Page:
OTTAWA - Americans love their meat. So much so, in fact, that Americans consume two to three times as much meat as in developing nations and as much as 60 percent more than in other developed nations, such as Spain and Australia.

To keep up with this demand, livestock farmers have long since taken a cue from other industries and grown in size. Concentrated animal feeding operations (CAFOs) are common and maintain thousands of animals at a single site. And where there are that many animals, there is a commensurate amount of manure.

Thankfully, manure is rife with the nutrients necessary for the growth of a host of plants, including the grasses and grains that serve as feed for the animals that produce the manure that serves as fertilizer to produce the grass and grains that serve as feed. The cycle is never-ending and remarkable in its complex simplicity. There are, however, drawbacks.

CAFOs in Northwest Ohio use a relatively inexpensive resource to help manage the sheer volume of manure produced at their facilities: water. In short, they hose down the areas where the animals excrete and sluice the resultant slurry into holding areas. While a relatively inexpensive means of keeping livestock areas clean, water significantly increases the volume of manure, creating more immediate supply than there is a demand for, more than there is available cropland in need of fertilization.

The liquid nature of the fertilizer creates even greater problems in that it is fluid and therefore less likely to remain fixed in place. And herein lays the greatest risk to area waterways. For what promotes the growth of crops in fields is equally successful in promoting the growth of algae in streams, rivers and lakes.

Over the past decade, significant increases of harmful algal blooms (HABs) have posed a significant problem. Of particular concern is what is commonly referred to as blue-green algae. Blue-green algae, also known as cyanobacteria, are microscopic organisms found naturally in surface water that can sometimes overproduce to form HABs. HABs can potentially produce toxins capable of causing illness or irritation, sometimes even death, in pets, livestock, and humans. In addition to producing toxins, blue-green algae can also pose other treatment challenges for public water OVERSET FOLLOWS:systems including taste and odor issues. Most dramatically affected by HABS in recent years are Grand Lake St. Marys and Lake Erie, both of which have seen significant increases in the presence of blue-green algae to the point where recreation and tourism on both bodies have been curtailed and even quarantined. And these same issues are occurring in other states, as well. Lakes and rivers in Wisconsin, Indiana, Illinois, Michigan and Maryland, as well as the Mississippi River and the Gulf of Mexico, have all been subject to HABs.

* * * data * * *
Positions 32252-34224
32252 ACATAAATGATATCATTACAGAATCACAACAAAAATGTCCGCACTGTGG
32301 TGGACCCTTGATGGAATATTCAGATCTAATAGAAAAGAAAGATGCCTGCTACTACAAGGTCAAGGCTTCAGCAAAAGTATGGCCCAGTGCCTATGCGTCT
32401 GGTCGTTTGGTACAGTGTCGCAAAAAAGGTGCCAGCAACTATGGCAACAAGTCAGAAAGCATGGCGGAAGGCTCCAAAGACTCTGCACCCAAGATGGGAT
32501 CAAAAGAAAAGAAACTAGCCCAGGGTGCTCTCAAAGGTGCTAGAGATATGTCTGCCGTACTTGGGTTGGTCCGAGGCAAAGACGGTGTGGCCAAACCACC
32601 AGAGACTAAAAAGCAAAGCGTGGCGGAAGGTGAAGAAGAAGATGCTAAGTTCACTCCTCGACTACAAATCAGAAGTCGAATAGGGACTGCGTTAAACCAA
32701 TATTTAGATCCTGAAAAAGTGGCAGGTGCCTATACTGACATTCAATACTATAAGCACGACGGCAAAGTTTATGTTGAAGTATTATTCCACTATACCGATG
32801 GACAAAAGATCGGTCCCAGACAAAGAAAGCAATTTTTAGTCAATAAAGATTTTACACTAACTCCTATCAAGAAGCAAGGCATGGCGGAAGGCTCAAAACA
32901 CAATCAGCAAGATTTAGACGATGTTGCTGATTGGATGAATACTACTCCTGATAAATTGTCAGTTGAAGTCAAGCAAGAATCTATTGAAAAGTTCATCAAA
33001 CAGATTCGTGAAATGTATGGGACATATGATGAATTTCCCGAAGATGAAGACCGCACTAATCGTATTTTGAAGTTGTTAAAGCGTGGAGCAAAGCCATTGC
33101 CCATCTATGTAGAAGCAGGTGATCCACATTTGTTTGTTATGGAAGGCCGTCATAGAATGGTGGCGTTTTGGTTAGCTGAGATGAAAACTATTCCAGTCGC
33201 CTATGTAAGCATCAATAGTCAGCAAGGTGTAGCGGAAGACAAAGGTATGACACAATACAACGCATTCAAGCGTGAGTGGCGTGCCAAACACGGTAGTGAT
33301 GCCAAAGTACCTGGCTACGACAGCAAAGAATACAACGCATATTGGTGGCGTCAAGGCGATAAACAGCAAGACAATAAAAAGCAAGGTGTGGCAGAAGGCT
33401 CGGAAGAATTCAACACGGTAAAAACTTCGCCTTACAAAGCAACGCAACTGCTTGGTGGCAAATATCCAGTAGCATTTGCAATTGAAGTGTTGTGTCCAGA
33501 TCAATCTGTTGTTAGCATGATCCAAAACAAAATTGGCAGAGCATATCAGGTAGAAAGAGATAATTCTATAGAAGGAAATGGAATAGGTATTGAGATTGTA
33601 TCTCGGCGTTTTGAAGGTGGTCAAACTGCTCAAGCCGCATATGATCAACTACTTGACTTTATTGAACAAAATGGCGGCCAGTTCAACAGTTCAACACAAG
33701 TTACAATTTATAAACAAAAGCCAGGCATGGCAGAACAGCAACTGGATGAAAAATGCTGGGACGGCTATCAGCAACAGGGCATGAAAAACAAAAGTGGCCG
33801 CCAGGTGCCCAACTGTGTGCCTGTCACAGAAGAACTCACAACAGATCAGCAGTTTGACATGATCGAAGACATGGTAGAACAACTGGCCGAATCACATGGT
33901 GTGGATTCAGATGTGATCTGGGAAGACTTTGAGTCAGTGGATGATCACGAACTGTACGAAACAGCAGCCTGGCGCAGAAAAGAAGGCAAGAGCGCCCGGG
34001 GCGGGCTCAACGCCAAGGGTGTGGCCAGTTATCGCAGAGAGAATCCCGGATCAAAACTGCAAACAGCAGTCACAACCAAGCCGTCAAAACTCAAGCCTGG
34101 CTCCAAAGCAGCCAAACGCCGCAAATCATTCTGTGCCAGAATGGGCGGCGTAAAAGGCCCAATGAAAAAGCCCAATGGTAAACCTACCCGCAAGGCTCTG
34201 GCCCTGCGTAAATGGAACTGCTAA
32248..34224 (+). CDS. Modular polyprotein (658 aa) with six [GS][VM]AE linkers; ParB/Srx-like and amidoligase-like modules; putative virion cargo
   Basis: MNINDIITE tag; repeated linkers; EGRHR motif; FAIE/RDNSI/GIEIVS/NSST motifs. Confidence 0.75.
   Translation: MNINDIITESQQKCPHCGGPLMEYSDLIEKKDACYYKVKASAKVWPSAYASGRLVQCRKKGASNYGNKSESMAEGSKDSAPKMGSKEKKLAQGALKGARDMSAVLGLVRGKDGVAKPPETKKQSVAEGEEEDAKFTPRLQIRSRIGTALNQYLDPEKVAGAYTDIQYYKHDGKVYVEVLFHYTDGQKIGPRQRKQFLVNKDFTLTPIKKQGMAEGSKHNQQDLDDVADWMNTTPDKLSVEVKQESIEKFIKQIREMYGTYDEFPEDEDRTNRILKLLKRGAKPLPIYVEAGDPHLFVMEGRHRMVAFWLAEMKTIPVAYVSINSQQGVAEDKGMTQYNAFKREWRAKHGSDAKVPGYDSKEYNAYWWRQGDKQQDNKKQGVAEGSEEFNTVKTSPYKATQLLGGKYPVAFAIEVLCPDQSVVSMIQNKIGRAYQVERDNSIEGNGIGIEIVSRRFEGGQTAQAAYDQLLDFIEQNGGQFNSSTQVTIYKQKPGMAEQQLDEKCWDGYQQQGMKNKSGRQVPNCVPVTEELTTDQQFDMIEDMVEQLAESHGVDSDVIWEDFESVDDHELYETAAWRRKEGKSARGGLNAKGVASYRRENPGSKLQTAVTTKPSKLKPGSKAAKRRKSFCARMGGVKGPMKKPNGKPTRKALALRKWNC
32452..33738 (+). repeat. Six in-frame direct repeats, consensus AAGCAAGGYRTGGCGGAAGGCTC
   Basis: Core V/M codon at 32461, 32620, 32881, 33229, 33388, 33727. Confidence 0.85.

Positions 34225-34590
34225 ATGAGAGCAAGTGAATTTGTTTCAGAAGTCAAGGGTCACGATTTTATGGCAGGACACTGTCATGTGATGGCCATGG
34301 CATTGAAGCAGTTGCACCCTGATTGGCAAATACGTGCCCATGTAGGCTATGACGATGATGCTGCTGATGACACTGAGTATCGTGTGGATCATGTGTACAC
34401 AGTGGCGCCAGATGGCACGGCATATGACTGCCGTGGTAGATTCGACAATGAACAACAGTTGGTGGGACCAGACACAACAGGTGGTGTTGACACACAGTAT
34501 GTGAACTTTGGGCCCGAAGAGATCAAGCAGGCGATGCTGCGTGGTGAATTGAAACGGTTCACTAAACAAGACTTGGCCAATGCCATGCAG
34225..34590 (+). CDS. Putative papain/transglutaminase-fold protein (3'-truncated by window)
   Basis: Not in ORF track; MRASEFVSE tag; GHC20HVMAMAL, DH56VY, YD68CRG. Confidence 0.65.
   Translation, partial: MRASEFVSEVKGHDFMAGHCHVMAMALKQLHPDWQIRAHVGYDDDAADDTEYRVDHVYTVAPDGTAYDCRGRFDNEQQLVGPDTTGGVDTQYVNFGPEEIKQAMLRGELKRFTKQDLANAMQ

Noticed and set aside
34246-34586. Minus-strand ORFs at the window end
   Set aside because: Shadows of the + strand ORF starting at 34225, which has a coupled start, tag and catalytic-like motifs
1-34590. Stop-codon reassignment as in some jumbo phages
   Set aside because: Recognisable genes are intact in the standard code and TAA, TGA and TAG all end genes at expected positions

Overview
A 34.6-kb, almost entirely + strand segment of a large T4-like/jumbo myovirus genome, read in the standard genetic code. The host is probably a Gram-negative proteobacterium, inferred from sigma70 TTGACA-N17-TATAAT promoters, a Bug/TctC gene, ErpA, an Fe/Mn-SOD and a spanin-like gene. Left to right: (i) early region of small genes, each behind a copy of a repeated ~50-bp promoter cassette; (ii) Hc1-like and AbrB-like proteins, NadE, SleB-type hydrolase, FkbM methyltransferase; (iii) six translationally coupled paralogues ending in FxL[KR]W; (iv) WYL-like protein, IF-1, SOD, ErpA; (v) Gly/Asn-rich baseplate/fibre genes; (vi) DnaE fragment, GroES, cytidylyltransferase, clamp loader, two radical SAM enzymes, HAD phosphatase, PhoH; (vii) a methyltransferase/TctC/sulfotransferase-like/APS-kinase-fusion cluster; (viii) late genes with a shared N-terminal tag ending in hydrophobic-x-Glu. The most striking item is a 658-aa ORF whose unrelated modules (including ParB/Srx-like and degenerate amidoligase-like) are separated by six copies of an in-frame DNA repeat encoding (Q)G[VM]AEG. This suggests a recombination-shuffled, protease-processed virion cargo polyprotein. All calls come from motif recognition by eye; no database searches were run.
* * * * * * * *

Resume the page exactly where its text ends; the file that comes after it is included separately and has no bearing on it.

"Agricultural runoff is one of the single greatest contributors to algal bloom," said Dr. Robert Midden, a professor at Bowling Green State University, whose oversight includes the study of a process the nature of which is to, hopefully, reduce run-off. "What were working on is a potential solution to a major challenge, which is how to best use the manure from the CAFO in Ohio as a fertilizer. It's aimed at addressing one of the most significant contributors to algal bloom: manure."

The study, a joint effort of the Village of Ottawa, the Putnam County Educational Service Center and Bowling Green State University, proposes the removal of most of the moisture from the manure produced at CAFOs, thereby creating a material that is easier to transport and more stable when applied as fertilizer to cropland. In addition, through the introduction of a naturally occurring polymer, the nutrients within the manure, such as phosphorous, a principal agent in the promotion of HABs, are bound to the material's inert components and, ideally, slowly released over time.

"The process that we're trying to develop includes a material that holds onto nutrients which are then released slowly so that the plants can absorb them," Midden explained. "If you release the nutrients at the right rate, the plants will absorb most of them and there are fewer then to discharge from the fields."

While the study has produced some positive results in the laboratory, as well as in one large event outside the lab, Midden acknowledges that it still remains in its early stages.

Midden expressed the belief that, by spring of 2014, larger experiments utilizing greater volumes of liquid manure from multiple sites and applied to various soil types will prove possible and bring with them new insights.
story created on Monday 9/30/2013 at 7:38:48 pm by Anne Coburn-Griffis
story modified on Tuesday 10/1/2013 at 4:54:48 pm by Kirk Dougal